What’s Cooking Today: Terracotta Kingklip Curry

I spotted him across the room. I say “bedroom”, but More4Less in Cradock is more like an airplane hangar full of people from all over the world. Long and low, terracotta and a little fishy. Terracotta pot in the shape of a fish. I had to have it.

It was marked R120 but I negotiated them and got it for R100. When I got home I flipped it over and saw the word Jonas on one end. A quick Google search and comes up “rare vintage Jonas Gourmet Terracotta Fish Cooker”. And a photo of the identical pot. On ebay. Asking price: R911.70. I felt bad for trading them by R20.

Goal! His name is Jonas by the way. Yes, we gave it a name. Jonah Fish.

It appears unused or otherwise kept in pristine condition with great care. So there must have been fish for supper that night. So it has been used now.

If you’ve used a Romertopf clay pot, you know the drill: Place the top and bottom halves of the clay pot in the sink, fill it with cold water, and leave it there for at least half an hour before to drain and dry it. Then it goes into a cold oven, which you only turn on once you’ve inserted the clay pot.

But first, as it’s a fish curry, you have to start the dish on the stove in another pot…


500 g kingklip fillets, in pieces

3 tablespoons coconut oil

1 red onion, finely chopped

½ cup tamarind water (meaning a plum-sized piece of tamarind pulp soaked in water)

1 can (400g) whole peeled tomatoes

1 can of 400g coconut cream

½ teaspoon ground cumin, coriander, ginger, fennel, chili powder and allspice

¼ teaspoon turmeric

Salt and white pepper

Turmeric infused basmati rice


Jonas recovers in the living room after his ordeal in the oven. (We also marked the base of the 70s lamp.) (Photo: Tony Jackman)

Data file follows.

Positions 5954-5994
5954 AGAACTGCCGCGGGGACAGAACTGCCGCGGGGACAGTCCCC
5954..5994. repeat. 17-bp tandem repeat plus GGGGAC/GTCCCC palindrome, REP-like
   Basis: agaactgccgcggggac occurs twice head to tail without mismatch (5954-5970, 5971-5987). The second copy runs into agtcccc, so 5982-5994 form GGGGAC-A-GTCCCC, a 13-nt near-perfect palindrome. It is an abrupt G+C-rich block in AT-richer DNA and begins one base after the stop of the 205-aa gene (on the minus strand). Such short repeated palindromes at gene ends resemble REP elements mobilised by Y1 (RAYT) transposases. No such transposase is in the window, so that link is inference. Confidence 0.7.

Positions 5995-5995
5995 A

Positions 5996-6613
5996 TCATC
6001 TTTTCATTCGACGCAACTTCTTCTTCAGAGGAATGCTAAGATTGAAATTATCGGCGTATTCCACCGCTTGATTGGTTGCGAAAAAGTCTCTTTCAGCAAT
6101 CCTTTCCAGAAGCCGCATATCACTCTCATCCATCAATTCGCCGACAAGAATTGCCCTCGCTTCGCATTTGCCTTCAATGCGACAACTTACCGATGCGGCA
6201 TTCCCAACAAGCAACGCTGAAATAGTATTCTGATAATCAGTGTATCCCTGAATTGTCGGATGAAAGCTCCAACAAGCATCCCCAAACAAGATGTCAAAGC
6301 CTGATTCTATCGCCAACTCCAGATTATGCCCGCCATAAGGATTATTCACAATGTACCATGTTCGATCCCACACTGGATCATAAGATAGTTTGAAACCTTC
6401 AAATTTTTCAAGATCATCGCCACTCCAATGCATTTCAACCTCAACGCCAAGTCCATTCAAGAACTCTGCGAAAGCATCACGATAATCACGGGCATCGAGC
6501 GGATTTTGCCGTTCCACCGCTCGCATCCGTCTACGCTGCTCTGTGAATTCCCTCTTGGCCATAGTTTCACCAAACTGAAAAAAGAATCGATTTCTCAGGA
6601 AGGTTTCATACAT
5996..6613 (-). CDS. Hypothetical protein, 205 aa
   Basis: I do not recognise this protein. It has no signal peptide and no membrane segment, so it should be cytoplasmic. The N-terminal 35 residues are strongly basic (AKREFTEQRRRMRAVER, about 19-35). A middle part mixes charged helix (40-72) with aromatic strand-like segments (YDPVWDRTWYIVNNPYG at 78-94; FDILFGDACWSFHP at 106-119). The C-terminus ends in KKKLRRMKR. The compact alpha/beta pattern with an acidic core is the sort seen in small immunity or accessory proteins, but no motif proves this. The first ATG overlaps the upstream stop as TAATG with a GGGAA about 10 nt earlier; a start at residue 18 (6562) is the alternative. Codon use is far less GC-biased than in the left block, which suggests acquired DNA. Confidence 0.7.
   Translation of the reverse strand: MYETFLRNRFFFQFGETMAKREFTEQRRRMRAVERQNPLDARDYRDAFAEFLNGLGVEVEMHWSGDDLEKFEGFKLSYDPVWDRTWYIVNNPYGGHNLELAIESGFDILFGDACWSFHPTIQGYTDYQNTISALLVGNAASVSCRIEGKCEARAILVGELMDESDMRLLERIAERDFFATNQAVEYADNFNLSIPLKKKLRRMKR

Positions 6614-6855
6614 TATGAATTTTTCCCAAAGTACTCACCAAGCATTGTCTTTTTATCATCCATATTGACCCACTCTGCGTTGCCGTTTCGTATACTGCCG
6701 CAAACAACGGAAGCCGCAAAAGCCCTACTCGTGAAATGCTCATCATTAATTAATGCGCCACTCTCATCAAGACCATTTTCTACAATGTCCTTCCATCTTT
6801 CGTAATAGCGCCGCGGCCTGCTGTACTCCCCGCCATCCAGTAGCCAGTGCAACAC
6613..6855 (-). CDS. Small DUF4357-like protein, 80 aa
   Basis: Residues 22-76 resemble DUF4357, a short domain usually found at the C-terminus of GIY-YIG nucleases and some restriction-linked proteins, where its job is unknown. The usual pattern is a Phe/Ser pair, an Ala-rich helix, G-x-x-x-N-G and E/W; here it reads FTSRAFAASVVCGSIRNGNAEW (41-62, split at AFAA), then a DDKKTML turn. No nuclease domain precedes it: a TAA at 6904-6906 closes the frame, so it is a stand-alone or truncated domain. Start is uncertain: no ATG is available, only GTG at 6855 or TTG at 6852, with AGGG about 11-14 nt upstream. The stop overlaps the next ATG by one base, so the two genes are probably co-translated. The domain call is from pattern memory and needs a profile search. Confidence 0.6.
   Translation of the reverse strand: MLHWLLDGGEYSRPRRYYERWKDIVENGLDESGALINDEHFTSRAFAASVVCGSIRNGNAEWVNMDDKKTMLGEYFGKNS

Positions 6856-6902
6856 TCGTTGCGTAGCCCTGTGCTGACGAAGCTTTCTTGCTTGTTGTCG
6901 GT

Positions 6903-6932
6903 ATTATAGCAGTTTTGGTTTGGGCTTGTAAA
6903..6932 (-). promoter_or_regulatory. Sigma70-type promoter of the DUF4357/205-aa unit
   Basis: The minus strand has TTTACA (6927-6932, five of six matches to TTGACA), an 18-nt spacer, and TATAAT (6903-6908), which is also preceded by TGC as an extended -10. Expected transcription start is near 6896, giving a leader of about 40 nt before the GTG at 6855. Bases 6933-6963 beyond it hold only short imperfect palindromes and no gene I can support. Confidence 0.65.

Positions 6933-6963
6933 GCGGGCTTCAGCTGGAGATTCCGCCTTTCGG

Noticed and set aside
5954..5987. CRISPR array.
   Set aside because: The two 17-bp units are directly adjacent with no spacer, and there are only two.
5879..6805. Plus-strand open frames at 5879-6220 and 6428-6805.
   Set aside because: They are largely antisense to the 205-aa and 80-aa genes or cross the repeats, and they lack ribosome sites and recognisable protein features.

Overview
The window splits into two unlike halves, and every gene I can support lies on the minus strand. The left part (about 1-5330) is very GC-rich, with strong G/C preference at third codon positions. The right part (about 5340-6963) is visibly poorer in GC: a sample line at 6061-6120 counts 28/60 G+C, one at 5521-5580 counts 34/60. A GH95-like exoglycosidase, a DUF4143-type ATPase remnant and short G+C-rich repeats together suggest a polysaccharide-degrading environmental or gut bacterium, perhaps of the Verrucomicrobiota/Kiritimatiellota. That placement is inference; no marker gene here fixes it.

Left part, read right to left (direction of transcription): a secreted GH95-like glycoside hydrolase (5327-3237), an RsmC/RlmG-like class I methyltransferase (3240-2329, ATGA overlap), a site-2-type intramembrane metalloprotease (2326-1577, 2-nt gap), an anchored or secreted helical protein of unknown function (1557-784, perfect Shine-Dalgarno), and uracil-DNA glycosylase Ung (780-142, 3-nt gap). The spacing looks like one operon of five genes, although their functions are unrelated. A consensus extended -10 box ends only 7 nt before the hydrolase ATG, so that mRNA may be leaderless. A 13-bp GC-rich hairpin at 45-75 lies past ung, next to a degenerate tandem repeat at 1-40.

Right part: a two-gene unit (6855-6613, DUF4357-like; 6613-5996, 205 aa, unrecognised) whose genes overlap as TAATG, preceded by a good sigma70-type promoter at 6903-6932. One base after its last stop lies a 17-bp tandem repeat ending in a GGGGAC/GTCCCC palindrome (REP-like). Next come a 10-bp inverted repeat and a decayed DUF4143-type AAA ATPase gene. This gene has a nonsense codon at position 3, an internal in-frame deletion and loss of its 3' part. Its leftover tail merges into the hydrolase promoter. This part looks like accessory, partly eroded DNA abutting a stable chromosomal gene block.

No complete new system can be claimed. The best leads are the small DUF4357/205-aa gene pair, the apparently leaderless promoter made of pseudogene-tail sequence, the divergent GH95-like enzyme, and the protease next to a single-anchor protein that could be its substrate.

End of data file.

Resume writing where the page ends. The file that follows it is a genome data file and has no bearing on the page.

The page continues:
Most of the cooking is about the sauce. The fish is only added for a brief cooking towards the end.

Put the two halves of a clay pot in the sink covered with cold water for half an hour, then drain and dry.

Put a piece of tamarind pulp in a small bowl covered with cold water. After a few minutes, use a fork to beat it so most of it dissolves in the water. Keep it aside.

Simmer the onion in the coconut oil in a heavy saucepan until softened. Mix all the spices together and incorporate them. Cook gently for a few minutes.

Add the tomatoes and coconut cream and strain the tamarind water. Season with salt and white pepper and simmer for about 15 minutes for the flavors to develop.

Pour the sauce into the clay pot, put the lid on and put it in the cold oven.

Turn on the oven at 180℃. Once the oven is hot, cook it for about 20 minutes or more so that the curry sauce is hot when you put the kingklip in it.

Remove from the oven, add the pieces of kingklip (or other firm white fish), quickly put the lid back on and cook for another 20 minutes or so or until the fish is just cooked through. Serve with basmati rice cooked in water containing 1 teaspoon of ground turmeric and a little salt. Garnish with cilantro leaves. DM/TGIFood

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